At the Suppression Hearing in our case, Bell Security Agent Harding testified that the monitoring of Shah's phone lasted for no longer than 60 seconds per call, and was for the purpose of establishing the identity of the person who was using the subscriber's phone. Also, there was no monitoring of incoming calls whatsoever, and the monitoring lasted no longer than seven days.

 Therefore, this Court after an examination of the legislative history of Title 18 U.S.C. § 2511(2) (a) (i) and (ii) and the stated Congressional intent therein that Paragraph (2) (a) "was intended to reflect existing law", and after analyzing the existing cases prior to the passage of 18 U.S.C. § 2511(2) (a) (i) and (ii), and after due consideration of the briefs of counsel, and the testimony given at the Suppression Hearing held on January 24, 1974, finds that:

 1. The Telephone Company had sufficient information in its possession for it to reasonably conclude that an electronic device was being utilized to circumvent its billing system; and

 2. By the Defendant's activities in using his telephone in a manner contrary to that to which he is entitled as a regular subscriber of phone service, he is deemed to have consented to the Telephone Company's monitoring of his phone calls; and

 3. The Telephone Company did not abuse its right to monitor the Defendant's calls, and monitored only to an extent necessary to assure it that the subscriber was indeed the person making the unauthorized calls; and

 4. The Telephone Company had the right to turn over the tapes produced as a result of its authorized monitoring to the F.B.I. as a means of protecting its property and rights as a communications carrier as authorized under 18 U.S.C. § 2511(2) (a) (i) and (ii).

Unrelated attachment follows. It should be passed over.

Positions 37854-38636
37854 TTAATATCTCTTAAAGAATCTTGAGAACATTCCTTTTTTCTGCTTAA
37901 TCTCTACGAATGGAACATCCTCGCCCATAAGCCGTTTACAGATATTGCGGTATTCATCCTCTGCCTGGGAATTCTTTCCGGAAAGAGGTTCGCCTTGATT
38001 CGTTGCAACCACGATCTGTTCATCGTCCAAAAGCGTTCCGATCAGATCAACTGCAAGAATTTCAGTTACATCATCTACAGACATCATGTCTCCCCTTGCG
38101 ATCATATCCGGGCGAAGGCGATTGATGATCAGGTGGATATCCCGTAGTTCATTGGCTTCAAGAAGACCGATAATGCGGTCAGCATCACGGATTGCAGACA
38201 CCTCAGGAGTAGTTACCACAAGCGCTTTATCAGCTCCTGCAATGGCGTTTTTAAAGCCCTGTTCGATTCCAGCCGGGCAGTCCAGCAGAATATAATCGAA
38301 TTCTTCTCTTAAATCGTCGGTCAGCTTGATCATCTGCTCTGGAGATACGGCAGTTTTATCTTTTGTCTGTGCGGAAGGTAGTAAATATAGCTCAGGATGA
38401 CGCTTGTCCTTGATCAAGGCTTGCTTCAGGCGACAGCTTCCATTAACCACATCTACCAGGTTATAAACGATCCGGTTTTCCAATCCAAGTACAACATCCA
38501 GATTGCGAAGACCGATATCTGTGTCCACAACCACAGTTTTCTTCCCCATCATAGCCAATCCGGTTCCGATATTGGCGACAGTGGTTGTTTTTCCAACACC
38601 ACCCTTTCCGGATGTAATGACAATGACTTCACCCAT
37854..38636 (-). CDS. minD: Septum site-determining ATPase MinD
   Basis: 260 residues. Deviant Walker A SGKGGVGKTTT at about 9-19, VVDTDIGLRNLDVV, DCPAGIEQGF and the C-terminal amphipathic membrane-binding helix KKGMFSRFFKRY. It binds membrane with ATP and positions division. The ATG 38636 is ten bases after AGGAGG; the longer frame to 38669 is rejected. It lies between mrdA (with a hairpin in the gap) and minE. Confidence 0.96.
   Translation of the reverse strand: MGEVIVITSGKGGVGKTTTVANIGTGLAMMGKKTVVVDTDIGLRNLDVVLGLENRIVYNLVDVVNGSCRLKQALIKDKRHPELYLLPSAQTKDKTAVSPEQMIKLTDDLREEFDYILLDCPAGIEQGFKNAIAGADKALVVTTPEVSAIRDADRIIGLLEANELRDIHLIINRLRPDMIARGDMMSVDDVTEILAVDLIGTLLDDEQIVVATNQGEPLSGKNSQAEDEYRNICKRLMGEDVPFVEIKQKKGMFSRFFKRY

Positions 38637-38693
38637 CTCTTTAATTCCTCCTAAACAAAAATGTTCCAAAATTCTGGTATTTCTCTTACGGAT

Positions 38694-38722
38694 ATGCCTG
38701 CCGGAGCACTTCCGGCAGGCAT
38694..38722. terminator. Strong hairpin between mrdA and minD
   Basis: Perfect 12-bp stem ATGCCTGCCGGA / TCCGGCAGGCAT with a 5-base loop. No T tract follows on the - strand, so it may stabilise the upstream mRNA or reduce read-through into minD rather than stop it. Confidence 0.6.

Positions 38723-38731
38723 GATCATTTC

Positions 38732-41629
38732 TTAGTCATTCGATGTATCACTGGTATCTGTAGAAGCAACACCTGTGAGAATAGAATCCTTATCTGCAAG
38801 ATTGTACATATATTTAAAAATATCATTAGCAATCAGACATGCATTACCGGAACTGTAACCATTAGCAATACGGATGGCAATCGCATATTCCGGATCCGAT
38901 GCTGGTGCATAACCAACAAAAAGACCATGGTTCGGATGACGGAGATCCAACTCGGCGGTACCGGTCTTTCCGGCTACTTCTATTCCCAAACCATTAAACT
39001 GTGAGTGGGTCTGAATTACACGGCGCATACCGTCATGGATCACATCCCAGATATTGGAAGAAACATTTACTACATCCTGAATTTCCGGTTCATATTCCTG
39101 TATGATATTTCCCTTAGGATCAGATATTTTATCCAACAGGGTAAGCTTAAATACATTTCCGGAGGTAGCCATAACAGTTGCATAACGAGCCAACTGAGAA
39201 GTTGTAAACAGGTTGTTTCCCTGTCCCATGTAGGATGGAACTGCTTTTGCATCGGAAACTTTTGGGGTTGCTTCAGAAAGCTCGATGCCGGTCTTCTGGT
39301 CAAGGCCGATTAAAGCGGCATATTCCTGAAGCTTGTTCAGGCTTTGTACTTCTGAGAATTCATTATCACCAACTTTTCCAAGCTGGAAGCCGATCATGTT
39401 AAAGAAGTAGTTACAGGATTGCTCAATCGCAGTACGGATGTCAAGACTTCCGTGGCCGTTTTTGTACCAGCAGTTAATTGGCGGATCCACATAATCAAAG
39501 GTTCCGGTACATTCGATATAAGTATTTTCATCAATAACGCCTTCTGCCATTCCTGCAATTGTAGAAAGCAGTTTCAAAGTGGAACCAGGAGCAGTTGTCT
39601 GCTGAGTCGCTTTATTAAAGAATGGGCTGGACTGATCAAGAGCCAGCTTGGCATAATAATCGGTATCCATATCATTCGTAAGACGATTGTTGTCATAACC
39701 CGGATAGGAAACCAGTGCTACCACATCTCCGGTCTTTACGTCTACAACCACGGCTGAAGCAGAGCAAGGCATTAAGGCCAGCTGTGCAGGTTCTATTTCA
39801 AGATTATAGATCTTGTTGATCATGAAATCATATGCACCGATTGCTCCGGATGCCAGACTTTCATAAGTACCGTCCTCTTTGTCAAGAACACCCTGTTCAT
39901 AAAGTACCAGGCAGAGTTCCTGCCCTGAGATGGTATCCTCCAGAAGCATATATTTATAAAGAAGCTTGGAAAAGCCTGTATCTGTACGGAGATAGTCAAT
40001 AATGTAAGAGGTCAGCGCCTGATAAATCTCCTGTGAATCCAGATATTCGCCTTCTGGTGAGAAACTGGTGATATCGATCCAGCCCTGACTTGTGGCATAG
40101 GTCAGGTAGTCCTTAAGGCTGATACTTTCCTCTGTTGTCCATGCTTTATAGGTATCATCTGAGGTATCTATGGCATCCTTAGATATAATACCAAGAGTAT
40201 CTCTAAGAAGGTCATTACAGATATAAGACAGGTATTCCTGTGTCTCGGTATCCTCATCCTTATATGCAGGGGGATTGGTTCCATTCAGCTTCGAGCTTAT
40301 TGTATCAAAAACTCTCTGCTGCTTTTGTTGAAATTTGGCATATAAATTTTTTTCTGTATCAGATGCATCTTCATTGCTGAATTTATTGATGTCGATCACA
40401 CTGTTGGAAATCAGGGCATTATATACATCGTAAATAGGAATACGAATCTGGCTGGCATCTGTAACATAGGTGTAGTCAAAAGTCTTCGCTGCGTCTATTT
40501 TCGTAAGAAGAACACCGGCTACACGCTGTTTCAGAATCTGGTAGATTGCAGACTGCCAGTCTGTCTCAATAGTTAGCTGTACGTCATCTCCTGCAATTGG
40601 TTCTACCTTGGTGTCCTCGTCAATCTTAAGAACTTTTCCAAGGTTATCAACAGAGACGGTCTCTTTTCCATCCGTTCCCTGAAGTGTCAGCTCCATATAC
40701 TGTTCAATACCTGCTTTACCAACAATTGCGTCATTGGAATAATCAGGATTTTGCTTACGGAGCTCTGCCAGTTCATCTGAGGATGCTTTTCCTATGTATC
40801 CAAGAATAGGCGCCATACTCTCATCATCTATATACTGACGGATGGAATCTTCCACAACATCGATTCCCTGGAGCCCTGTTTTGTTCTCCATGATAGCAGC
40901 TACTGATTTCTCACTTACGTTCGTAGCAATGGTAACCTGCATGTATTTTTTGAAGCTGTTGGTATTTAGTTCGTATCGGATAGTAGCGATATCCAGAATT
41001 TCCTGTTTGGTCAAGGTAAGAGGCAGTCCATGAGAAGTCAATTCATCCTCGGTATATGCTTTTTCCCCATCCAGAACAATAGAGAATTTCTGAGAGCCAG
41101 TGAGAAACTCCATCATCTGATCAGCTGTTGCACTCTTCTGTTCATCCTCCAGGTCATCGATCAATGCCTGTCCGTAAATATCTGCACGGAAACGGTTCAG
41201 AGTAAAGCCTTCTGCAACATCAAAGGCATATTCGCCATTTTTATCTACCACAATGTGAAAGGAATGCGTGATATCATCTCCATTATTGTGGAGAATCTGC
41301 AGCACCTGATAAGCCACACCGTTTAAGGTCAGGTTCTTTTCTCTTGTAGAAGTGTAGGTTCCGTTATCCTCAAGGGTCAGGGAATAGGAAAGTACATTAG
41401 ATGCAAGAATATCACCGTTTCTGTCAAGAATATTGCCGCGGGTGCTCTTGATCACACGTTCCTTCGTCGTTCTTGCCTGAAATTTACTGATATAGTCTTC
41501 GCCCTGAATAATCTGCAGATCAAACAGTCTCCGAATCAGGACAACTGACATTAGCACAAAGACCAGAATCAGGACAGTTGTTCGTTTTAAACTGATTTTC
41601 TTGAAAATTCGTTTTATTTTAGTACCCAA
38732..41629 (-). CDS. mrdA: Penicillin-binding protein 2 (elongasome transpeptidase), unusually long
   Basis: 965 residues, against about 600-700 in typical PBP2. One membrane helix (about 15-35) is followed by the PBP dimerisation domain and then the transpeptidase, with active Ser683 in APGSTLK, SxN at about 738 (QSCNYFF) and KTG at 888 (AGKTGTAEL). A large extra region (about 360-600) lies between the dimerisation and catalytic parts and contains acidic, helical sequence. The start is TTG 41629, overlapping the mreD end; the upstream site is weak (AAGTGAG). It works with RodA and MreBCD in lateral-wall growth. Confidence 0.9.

This Court therefore concludes that for the reasons stated in the within Opinion, the Motion of the Defendant, Himanshu C. Shah, to Suppress must be denied.

 An appropriate Order will be entered.

 APPENDIX The Indictment charged the Defendant with having made calls on the following dates to phone numbers at the following specified destinations: NATIONAL CALLS MADE: Count No. Date of Call Origin of Call WATS No. Dialed Destination of Call Count 1 9/4/73 412-362-0613 800-257-1216 (N.J.) 627-2080 (N.J.) Count 2 9/5/73 412-362-0613 800-257-1218 (N.J.) 627-2080 (N.J.) Count 3 9/6/73 412-362-0613 800-257-1216 (N.J.) 627-2080 (N.J.) Count 4 9/7/73 412-362-0613 800-257-1211 (N.J.) 627-2080 (N.J.) Count 6 9/7/73 412-362-0613 800-257-1216 (N.J.) 627-2080 (N.J.) Count 8 9/8/73 412-362-0613 800-257-1216 (N.J.) 627-2080 (N.J.) Count 9 9/9/73 412-362-0613 800-257-1216 (N.J.) 627-2080 (N.J.) Count 11 9/9/73 412-362-0613 800-257-1216 (N.J.) 627-2080 (N.J.) INTERNATIONAL CALLS MADE: Dialed Count No. Date of Call Origin of Call WATS No. Operator In Destination Count 5 9/7/73 412-362-0613 800-227-1216 303-186-081-12Unknown No. 1 (California) (Tokyo) In India Count 7 9/7/73 412-362-0613 800-227-1216 303-186-081-12Unknown No. 1 (California) (Tokyo) In India Count 10 9/9/73 412-362-0613 800-227-1217 303-186-852-12Unknown No. 1 (California) (Hong Kong) In Hong Kong